HOORAY FOR RISING RATES?
Although some economists argue that rising interest rates squeeze con-sumers more than they help them, Edward F. McKelvey of Goldman, Sachs & Co. disagrees. He notes that industry and Federal Reserve sources estimate that only a third of all mortgages and revolving credit balances, currently about $3.1 trillion and $328 billion, respectively, are adjustable-rate. That's some $1.15 trillion in liabilities.
On the other hand, McKelvey calculates that households own about 1.7 times that amount, or $1.95 trillion, in assets whose returns can change over a year's time. This includes about $469 billion in time deposits and Treasury securities maturing within a year, $330 billion in money market funds, and $1.15 trillion in savings deposits that can be moved if their rates rise too sluggishly.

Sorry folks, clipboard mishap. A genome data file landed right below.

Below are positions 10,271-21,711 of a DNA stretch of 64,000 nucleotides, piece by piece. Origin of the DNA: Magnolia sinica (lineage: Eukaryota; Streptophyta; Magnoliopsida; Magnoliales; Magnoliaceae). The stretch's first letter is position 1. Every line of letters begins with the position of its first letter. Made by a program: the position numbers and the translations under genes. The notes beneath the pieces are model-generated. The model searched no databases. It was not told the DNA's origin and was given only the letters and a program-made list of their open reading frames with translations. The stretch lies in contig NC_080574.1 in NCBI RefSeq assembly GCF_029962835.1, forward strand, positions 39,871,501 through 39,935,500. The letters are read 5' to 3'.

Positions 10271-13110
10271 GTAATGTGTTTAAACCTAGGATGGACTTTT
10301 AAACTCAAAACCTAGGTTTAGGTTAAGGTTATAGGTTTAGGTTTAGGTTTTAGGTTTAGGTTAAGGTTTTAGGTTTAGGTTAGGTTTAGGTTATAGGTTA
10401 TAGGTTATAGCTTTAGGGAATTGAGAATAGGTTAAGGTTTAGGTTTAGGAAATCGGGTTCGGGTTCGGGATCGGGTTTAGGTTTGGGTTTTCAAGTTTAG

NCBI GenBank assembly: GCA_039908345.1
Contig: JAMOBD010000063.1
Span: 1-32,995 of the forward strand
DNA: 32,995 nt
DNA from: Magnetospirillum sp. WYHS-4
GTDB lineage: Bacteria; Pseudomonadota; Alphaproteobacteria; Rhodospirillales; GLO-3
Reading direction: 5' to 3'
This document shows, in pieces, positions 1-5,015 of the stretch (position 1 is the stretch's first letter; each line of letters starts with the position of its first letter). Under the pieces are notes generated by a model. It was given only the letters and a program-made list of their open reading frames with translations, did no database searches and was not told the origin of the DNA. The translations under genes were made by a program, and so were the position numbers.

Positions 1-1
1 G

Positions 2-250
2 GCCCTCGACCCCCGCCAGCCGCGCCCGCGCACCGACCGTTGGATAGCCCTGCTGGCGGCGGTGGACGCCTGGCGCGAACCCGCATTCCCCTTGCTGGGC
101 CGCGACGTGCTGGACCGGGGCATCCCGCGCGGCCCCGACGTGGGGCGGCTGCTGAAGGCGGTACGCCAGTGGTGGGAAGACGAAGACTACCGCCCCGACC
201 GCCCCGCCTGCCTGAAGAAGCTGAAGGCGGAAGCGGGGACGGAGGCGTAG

What's more, since rate hikes on most adjustable-rate mortgages, which account for the bulk of interest-sensitive household liabilities, are capped at 200 basis points a year, McKelvey calculates that the household sector's maximum exposure to rising interest rates in current liabilities is about $22 billion a year. By contrast, the interest individuals received over the latest 12 months, minus so-called imputed interest, came to an annualized $33 billion--indicating, says McKelvey, that "rising rates are putting more income into the pockets of families than they are taking out in the form of larger debt-service payments."BY GENE KORETZ